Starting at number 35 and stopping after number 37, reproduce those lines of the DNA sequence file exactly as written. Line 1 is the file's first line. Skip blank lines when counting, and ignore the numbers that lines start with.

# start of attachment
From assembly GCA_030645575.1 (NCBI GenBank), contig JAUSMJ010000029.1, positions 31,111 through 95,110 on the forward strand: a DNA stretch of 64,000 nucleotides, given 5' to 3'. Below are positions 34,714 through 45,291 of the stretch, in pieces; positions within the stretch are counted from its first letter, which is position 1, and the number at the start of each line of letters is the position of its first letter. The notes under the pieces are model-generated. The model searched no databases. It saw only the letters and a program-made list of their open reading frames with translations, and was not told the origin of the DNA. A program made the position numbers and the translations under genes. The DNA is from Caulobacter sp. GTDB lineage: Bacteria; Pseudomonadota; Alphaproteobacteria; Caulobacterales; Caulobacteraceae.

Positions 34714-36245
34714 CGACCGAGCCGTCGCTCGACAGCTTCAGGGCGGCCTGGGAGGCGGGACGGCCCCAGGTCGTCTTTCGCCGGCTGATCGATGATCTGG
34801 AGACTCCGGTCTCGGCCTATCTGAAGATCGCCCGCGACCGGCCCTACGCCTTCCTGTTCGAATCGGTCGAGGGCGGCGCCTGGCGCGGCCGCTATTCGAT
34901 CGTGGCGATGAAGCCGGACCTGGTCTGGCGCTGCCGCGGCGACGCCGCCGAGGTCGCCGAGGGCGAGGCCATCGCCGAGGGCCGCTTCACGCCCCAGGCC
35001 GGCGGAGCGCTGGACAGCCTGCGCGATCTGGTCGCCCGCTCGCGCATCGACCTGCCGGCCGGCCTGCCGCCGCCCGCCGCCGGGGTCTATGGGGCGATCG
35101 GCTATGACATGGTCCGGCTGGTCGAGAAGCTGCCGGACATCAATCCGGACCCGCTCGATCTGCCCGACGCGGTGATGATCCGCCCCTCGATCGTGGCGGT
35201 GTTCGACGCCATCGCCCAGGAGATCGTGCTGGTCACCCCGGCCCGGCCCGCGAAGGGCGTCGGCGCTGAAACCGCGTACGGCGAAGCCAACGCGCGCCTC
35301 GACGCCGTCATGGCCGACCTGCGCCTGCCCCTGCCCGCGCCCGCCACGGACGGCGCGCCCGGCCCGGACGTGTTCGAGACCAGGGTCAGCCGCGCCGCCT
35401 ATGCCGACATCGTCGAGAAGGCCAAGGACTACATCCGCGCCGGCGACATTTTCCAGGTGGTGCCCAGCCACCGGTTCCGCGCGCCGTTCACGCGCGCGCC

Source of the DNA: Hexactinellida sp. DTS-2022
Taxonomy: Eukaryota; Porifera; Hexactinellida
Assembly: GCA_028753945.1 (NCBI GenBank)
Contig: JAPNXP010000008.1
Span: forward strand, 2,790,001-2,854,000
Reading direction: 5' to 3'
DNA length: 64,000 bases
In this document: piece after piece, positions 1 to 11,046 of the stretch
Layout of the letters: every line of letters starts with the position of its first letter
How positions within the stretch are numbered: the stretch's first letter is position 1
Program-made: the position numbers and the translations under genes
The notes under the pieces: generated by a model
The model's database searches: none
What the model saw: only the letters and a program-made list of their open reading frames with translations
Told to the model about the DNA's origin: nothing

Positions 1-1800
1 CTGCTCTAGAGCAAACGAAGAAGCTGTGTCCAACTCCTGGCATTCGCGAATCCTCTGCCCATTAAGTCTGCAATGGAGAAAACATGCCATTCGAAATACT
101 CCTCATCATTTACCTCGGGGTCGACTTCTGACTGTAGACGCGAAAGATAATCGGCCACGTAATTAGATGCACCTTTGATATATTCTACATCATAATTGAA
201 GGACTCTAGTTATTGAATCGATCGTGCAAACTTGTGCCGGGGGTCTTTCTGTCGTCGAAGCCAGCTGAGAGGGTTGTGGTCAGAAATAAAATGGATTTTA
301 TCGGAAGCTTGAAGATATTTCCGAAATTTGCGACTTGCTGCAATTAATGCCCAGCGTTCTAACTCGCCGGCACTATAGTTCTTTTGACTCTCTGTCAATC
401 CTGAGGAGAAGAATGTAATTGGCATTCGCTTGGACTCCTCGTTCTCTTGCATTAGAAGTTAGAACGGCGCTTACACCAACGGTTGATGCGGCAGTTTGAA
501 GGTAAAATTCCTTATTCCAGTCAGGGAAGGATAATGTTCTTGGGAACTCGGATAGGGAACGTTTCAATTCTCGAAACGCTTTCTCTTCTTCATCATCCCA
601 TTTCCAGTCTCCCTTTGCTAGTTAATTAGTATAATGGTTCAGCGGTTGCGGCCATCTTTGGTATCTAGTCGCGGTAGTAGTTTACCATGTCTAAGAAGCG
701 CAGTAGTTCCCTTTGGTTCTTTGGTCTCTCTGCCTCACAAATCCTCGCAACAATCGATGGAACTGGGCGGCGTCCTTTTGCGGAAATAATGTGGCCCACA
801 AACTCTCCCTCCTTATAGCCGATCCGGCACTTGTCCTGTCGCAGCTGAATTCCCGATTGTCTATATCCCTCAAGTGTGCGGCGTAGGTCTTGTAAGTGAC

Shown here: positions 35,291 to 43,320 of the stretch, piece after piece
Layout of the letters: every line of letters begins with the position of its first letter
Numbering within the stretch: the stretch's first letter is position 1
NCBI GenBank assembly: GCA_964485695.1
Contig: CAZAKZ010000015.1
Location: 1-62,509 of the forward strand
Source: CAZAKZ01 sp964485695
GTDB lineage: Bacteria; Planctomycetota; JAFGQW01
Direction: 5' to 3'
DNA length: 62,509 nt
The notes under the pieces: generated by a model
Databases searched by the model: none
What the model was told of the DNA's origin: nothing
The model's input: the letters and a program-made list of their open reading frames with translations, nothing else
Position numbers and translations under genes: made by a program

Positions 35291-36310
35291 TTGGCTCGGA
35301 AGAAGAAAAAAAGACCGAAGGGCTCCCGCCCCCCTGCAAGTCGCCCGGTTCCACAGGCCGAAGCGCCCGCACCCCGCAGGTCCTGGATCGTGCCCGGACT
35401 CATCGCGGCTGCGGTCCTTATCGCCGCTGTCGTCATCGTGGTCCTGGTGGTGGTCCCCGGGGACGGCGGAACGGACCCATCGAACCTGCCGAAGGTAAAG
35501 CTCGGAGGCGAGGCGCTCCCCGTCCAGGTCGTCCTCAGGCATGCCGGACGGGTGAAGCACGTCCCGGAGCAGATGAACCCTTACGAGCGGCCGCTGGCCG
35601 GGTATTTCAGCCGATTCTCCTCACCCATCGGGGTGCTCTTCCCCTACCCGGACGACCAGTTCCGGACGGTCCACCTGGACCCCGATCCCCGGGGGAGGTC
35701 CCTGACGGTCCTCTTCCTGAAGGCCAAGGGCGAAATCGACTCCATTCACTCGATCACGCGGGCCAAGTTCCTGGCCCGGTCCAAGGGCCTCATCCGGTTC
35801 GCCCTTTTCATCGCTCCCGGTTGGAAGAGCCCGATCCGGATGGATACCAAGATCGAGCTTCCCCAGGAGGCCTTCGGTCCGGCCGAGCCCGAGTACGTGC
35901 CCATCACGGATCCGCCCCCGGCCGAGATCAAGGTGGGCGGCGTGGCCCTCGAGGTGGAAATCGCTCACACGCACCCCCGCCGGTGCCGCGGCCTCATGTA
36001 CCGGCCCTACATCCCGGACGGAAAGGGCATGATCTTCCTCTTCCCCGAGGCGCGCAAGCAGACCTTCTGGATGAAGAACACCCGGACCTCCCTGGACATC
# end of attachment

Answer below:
801 AACTCTCCCTCCTTATAGCCGATCCGGCACTTGTCCTGTCGCAGCTGAATTCCCGATTGTCTATATCCCTCAAGTGTGCGGCGTAGGTCTTGTAAGTGAC

Shown here: positions 35,291 to 43,320 of the stretch, piece after piece
Layout of the letters: every line of letters begins with the position of its first letter